”They made for him whatever he liked – places of worship, and pictures.” [Qur’an 34:13]
Similarly, prostrating oneself before somebody as a gesture of respect was permissible in the earlier Shari’ahs. But gradually the practice opened the way to ‘association’ and infidelity on account of people’s ignorance and thoughtlessness, and even caused grave distortions in the Shari’ahs of different prophets, which had to be rectified by other prophets and other Shari’ahs.
Since the Holy Prophet (sallallaahu alayhi wasallam) is the last of all the prophets and Messengers of Allah, and his shari’ah is the last of all Shari’ahs and is to remain valid upto the end of time, Allah has, in order to protect it against all distortion, stopped every chink through which ‘association’ or idolatry could possibly enter. That is why this Shari’ah has strictly forbidden all those practices which had at one time or another served as a means towards ‘association’ or idol-worship.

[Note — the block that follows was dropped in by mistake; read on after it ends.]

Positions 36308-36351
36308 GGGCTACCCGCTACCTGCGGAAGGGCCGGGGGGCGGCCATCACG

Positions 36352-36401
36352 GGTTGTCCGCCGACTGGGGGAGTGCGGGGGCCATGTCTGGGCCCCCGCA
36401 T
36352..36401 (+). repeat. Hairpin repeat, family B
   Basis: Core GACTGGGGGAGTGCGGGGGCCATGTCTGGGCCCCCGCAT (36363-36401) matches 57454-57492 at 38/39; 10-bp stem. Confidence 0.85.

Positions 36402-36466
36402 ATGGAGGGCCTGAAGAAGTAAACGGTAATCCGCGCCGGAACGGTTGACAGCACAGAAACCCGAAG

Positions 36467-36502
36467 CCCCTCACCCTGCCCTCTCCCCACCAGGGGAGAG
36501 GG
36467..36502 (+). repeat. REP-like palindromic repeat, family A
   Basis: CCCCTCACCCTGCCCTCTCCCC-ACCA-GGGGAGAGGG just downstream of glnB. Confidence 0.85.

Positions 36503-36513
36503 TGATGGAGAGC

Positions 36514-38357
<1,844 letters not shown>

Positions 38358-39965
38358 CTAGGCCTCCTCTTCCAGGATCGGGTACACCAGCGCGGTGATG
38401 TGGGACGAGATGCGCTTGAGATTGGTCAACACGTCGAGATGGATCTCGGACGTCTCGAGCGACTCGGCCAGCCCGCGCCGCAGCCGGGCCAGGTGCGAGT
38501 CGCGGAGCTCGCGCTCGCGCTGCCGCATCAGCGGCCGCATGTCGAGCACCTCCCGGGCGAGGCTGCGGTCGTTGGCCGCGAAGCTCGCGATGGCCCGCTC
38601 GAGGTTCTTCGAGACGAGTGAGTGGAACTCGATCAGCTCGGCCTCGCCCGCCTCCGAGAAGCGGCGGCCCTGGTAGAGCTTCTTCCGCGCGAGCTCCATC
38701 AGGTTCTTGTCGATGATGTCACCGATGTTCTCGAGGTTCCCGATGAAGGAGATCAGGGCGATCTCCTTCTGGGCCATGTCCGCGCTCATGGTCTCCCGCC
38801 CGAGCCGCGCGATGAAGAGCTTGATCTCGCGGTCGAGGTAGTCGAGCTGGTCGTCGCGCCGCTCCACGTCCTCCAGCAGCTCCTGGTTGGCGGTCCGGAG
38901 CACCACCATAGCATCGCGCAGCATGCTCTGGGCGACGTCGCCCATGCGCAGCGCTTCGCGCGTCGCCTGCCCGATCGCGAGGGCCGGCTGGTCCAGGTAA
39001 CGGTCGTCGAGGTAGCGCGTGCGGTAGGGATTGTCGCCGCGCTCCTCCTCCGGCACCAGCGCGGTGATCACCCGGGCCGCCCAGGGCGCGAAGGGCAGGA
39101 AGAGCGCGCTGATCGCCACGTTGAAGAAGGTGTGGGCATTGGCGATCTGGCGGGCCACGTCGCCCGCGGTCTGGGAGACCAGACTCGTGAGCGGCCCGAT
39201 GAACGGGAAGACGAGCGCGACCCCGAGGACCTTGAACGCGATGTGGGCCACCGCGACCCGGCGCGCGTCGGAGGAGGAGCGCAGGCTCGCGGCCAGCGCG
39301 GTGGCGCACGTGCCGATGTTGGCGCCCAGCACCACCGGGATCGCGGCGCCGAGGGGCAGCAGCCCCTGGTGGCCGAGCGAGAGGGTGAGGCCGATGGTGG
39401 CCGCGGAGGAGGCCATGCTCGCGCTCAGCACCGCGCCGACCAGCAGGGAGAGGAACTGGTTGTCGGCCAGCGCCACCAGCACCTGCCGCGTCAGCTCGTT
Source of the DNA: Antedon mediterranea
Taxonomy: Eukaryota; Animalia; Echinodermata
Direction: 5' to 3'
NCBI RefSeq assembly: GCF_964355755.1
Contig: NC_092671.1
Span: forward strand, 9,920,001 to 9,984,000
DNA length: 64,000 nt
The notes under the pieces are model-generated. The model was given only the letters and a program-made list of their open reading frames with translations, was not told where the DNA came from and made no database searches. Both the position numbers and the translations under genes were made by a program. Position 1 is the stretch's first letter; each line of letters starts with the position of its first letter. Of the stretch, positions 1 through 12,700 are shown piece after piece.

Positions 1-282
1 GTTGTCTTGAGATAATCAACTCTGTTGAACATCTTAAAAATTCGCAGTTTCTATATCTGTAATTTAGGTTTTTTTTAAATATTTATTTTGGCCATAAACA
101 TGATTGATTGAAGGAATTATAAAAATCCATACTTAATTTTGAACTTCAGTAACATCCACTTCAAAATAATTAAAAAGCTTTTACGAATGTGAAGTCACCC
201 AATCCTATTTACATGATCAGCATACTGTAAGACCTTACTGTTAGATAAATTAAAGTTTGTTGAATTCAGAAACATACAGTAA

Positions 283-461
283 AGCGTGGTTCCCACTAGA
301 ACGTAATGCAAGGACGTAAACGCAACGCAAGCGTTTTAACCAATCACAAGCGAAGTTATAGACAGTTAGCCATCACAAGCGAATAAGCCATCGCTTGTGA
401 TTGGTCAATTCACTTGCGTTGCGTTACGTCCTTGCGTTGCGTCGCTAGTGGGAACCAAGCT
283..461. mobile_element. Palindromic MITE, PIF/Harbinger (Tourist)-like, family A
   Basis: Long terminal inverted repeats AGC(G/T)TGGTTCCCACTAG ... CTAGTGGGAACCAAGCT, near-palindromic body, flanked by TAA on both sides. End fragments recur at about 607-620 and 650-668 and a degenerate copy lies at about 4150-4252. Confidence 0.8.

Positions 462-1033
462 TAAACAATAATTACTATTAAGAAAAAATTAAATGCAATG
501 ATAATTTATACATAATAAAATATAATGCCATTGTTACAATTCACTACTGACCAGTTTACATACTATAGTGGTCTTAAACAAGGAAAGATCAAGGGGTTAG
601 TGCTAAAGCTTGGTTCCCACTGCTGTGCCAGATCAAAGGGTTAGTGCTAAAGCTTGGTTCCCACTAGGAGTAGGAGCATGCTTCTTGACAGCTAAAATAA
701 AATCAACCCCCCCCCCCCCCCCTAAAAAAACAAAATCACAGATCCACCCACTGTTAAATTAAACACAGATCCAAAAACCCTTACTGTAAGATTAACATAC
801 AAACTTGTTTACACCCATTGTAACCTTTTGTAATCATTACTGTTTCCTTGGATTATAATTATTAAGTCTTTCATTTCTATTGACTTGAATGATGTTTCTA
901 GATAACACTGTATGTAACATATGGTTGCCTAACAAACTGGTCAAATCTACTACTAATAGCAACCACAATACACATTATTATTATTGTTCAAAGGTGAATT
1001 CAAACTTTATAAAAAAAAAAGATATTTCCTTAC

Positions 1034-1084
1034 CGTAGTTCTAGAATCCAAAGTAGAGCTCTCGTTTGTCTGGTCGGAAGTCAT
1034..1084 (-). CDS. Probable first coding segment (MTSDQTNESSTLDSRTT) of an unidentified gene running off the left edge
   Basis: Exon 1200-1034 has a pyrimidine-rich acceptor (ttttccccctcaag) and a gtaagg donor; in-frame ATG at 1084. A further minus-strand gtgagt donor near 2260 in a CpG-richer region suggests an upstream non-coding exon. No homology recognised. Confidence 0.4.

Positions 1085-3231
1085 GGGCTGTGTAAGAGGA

For example, making pictures of living things has been totally banned; prostrating oneself before somebody, even as a mark of respect, has been forbidden; it is not permissible to offer one’s Salaah (prayer) at those hours of the day which the infidels had reserved for worshipping their gods, for even this slight and external correspondence might lead to ‘association’; and, according to a hadith reported by Muslim, one is not allowed to call one’s slave an “‘abd”, nor is a slave allowed to call his master a “rabb” – the words respectively signify “a slave” and ‘one who gives nurture’, and are as such harmless, but they can be misconstrued, and may mislead ignorant slaves or helpless and subjugated people into the worship of their masters: hence the prohibition.